A 'Lord of the Rings' TV series has been officially confirmed
After many weeks of rumors, Lord of the Rings is officially back! Amazon has paid an absurd amount of cash (around $250 million) for the rights to the series, beating out both Netflix and HBO for the series. And that's not all - the budget for each season is likely to be around 100 million dollars. Basically, it's a blockbuster film budget for one season, in the range of Game of Thrones.
Amazon Studios' Head of Scripted Series, Sharon Yguado, said: “The Lord of the Rings is a cultural phenomenon that has captured the imagination of generations of fans through literature and the big screen. We are honored to be working with the Tolkien Estate and Trust, HarperCollins and New Line on this exciting collaboration for television and are thrilled to be taking The Lord of the Rings fans on a new epic journey in Middle Earth.”
All indications so far point to a prequel, likely covering some of the material from Tolkein's wider Middle Earth mythology, including the Silmarillion, which included its own cosmology, Gods, theology and myths. In other words, this has the potential to be a genuinely great expansion on the film universe, as long as it avoids retreading material that has been done in the films. I'm not sure anyone is looking for a new recast of their favorite characters, like Gandalf, Aragorn and Frodo.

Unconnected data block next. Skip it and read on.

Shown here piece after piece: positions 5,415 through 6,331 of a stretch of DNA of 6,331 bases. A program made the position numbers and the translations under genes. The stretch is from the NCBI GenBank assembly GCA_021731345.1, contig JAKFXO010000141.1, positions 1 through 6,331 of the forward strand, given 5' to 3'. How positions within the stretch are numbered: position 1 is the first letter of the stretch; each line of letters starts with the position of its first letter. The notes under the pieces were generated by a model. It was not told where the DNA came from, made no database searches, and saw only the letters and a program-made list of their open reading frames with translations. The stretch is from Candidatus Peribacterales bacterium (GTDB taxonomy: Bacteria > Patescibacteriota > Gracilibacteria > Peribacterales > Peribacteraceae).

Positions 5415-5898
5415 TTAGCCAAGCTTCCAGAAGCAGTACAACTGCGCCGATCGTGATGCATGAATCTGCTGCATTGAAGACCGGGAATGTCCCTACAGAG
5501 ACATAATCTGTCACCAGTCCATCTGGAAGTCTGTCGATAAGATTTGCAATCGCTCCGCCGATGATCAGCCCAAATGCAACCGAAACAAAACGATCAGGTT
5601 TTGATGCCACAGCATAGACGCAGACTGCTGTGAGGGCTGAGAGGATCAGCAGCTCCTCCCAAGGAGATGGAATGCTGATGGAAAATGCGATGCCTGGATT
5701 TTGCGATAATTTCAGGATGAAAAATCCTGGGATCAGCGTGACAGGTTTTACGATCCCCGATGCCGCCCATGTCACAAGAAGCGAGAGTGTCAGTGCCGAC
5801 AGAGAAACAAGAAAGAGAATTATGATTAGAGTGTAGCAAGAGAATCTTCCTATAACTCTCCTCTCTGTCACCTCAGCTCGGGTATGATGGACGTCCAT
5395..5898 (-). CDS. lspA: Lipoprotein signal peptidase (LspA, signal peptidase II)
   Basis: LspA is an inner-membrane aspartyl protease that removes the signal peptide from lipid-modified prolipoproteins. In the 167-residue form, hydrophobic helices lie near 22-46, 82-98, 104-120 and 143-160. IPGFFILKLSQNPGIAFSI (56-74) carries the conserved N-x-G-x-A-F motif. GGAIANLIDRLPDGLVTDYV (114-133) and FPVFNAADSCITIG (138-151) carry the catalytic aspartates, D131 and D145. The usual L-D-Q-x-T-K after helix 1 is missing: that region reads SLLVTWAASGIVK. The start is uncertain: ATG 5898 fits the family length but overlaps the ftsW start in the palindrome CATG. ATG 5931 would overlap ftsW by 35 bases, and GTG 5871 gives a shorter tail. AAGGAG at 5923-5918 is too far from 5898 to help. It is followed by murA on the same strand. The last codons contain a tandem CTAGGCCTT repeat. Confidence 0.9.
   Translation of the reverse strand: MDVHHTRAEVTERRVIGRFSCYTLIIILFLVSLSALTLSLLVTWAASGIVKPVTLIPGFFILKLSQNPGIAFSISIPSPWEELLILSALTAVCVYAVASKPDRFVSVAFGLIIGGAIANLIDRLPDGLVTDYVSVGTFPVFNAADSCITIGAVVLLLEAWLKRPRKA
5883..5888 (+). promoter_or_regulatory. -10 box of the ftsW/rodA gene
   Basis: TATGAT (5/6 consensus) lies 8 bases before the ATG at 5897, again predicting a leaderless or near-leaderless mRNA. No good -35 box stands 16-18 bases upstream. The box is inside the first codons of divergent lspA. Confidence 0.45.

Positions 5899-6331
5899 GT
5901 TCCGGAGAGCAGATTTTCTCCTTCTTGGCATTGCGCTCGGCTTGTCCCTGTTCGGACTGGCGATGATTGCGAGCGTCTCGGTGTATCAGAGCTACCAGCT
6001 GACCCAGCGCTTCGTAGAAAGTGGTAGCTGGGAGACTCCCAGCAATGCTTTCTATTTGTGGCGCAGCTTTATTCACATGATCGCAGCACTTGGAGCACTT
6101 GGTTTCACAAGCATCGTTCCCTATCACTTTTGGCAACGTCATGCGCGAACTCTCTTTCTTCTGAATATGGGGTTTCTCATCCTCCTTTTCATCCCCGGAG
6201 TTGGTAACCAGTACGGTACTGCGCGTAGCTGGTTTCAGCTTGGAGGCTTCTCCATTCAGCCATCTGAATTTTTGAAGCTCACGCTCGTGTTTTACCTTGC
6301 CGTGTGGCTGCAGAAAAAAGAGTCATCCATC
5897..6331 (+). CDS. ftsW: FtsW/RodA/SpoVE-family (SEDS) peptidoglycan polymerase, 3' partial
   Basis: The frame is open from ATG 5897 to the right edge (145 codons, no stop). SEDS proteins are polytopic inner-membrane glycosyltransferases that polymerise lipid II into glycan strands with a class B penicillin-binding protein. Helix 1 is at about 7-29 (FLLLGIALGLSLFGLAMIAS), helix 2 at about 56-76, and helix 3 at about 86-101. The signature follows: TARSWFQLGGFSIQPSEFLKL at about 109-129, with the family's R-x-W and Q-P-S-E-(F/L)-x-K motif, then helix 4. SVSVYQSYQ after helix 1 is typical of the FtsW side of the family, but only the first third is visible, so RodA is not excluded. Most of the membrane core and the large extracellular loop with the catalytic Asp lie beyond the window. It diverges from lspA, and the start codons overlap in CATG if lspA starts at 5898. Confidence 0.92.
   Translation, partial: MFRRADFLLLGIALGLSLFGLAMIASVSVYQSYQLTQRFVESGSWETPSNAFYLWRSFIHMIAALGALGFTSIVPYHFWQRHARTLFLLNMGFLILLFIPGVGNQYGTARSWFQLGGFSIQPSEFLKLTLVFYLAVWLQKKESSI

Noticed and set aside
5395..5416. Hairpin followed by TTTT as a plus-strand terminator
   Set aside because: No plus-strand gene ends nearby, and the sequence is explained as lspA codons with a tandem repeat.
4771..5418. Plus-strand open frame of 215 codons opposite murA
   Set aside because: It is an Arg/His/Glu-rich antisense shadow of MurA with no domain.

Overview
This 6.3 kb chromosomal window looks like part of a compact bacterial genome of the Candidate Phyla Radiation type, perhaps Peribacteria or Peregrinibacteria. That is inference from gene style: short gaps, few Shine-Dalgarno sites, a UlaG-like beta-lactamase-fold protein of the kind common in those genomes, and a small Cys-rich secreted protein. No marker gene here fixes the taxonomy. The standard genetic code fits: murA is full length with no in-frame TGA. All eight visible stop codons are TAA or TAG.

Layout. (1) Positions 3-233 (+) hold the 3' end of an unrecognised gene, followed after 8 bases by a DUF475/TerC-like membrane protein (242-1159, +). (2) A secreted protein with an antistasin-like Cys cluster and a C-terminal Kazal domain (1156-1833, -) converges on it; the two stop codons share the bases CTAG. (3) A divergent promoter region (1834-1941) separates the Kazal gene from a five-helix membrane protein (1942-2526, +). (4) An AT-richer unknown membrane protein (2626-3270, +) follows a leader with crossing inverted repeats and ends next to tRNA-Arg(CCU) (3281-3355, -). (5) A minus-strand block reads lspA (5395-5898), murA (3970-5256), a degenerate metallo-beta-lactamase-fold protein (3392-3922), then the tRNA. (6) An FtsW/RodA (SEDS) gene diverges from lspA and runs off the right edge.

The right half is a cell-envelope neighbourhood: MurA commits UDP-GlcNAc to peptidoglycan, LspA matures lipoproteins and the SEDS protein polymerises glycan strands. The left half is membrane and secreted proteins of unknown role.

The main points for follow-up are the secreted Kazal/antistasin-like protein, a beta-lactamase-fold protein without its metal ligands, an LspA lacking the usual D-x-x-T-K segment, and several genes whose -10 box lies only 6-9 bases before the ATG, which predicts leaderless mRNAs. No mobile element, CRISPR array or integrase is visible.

Yet, it always makes one nervous to have a new series come out in an old legendary franchise. The Hobbit films were widely considered to be a step down from the original trilogy, featuring less compelling writing, some very questionable pacing, and a lack of central focus. After all, a series of films called The Hobbit ended up not being about Bilbo Baggins much at all.
The original trilogy is still a classic, featuring some of the most insanely grand moments in film history, all under the stewardship of director Peter Jackson:
Still, Hollywood seems overly dependent on old ideas. Surely there must be a lot more fantasy series from the history of the 20th century worth adapting into films and series. The collected works of Ursula Le Guin, William Gibson, and Gene Wolf alone provide enough films to last for decades. Why the constant retreading of Star Wars, Star Trek, Lord of the Rings, Game of Thrones...
Culture is just too repetitive right now. The most popular show right now, Stranger Things 2, also relies on 80s nostalgia. Everywhere, there's a turn to the past - and the recent past, at that. It all seems a bit much.
Still, I will likely be tuning into this series at some point. We've all forgotten the Ralph Bakshi animated Lord of the Rings films, but they were not terrible at all. Could this series end up the same way? Could it overshadow the Peter Jackson trilogy? Unlikely. But there's a lot on Amazon's plate right now, so expectations must be met!
In other television news, you can read about why the last season of Game of Thrones was not quite as good as any of the others.